Among the many recent American Health Care Act (AHCA) sound bites was one congressman pointing out that healthcare cost is the real issue at hand. If healthcare costs can be brought down, the issue of premium increases and access will lessen. The recommendation is that the consumer must become a more discerning purchaser of healthcare and do more shopping and cost comparisons.
The “shopping” metaphor doesn’t work all that well. There are many reasons, but the shortlist includes the following:
- Consumers don’t purchase healthcare like they purchase washing machines.
- There is still no universally available, credible cost and quality information.
- Use of price transparency tools – where they even exist – is low and not sustained.
- There is little competition in many regions of the country.
- Health plans often limit consumer choice.
Above all, the concept assumes that the consumer is the dominant decision maker. In healthcare, that’s simply not true.
When bringing the consumer into healthcare discussions, other metaphors work better. Ideally, consumers are partner in their healthcare, with collaborative relationships with their providers – looking at the same data, having enough information to understand the pros and cons of various options, weighing cost and quality decisions. If you remember, the early description of consumer involvement was the “consumer-directed” health plan: Consumers at the helm of their healthcare journeys and responsible for managing the course of their benefits, health, and care decisions.
Although the dominant term now is consumer engagement, the market has taken a step back from the original idea of collaboration. Industry conversations of initiatives and technology solutions reveals that engagement is most frequently defined now as consumer compliance with provider directives. Consumer engagement in 2017 is largely something “done” to consumers.
A lot of the work and discussion on value-based health, population health, and provider-payer convergence focuses less on the consumer than on the new relationships, incentives, and business models between providers and payers. Consumers are referenced, but are frequently on the side lines. While the information may be patient-centric, their perspectives, their involvement in healthcare decisions, and their interactions rarely are.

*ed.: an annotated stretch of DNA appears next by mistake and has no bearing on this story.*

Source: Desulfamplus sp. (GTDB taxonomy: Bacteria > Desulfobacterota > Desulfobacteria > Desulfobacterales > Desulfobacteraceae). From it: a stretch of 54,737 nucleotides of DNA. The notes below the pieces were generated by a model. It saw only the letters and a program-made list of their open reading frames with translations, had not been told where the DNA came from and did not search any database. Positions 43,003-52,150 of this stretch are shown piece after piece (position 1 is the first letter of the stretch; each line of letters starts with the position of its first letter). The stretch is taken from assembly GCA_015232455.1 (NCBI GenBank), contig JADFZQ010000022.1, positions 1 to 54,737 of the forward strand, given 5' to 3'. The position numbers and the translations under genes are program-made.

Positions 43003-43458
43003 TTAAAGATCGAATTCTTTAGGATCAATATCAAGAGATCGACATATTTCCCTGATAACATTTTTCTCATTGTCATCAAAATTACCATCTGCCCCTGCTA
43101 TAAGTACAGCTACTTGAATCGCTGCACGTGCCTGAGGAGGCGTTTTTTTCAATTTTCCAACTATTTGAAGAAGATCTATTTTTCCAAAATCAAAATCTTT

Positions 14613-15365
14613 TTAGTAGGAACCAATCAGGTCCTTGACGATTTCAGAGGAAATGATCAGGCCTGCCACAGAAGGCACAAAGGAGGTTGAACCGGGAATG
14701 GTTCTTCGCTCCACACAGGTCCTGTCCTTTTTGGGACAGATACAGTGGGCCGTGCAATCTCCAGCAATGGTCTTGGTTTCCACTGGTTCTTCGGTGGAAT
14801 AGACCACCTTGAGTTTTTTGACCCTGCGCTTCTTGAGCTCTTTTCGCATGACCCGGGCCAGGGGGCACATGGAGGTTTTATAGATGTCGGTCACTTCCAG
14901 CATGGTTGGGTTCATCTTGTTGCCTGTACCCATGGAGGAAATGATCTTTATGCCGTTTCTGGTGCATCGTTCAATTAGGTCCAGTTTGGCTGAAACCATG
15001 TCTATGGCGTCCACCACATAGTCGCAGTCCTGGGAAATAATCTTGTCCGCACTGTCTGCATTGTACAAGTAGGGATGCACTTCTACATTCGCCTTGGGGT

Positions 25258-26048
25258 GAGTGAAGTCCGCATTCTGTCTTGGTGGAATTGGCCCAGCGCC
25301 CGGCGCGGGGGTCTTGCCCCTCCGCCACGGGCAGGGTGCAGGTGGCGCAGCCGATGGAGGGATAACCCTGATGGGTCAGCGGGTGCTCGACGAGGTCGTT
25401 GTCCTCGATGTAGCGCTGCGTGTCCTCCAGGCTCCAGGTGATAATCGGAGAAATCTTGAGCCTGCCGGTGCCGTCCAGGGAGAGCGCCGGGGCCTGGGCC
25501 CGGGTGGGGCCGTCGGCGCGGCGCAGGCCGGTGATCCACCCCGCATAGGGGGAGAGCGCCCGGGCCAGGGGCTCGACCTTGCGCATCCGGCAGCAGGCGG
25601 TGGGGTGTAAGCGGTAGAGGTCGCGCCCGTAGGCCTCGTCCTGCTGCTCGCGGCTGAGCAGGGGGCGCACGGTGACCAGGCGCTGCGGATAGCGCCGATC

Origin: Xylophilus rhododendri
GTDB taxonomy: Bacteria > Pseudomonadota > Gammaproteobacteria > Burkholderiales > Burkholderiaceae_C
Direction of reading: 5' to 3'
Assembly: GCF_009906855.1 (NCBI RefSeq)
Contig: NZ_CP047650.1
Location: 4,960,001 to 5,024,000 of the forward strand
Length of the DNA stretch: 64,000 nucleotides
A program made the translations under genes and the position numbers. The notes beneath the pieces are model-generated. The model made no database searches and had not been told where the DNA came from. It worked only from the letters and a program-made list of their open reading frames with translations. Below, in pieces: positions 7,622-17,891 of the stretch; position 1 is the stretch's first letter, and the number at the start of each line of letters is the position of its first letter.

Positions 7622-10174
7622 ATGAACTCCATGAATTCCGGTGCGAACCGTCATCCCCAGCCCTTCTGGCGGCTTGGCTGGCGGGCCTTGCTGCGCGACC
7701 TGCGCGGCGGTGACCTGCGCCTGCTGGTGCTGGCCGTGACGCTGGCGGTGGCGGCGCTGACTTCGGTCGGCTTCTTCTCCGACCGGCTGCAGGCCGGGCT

Health Affairs noted this missing link in a recent article, The Case of Patient-Centered Assessment of Value. As the market moves to a value-based design, and as business models converge, the patient perspective must be refocused and included. And the population health management market reflects a consumer engagement renaissance this year. Many PHM vendors are beginning to invest in and incorporate true patient and consumer engagement strategies that will tackle the environment of fragmented consumer-initiated interactions, consumer and wearable technologies, and consumer data within the platform.
As Health Affairs suggests, all stakeholders benefit from payer-provider-consumer collaboration and convergence. And, the US market may benefit from consumer engagement efforts in European markets. At an international conference on population health in the Netherlands last week, there were notable discussions detailing initiatives to include patient- supplied data, perspectives and expectations.
In the US market, It is time to bring the consumer back to the middle of the conversation. This time, the model is more than a consumer-centric data model – it is a consumer-centric collaborative model.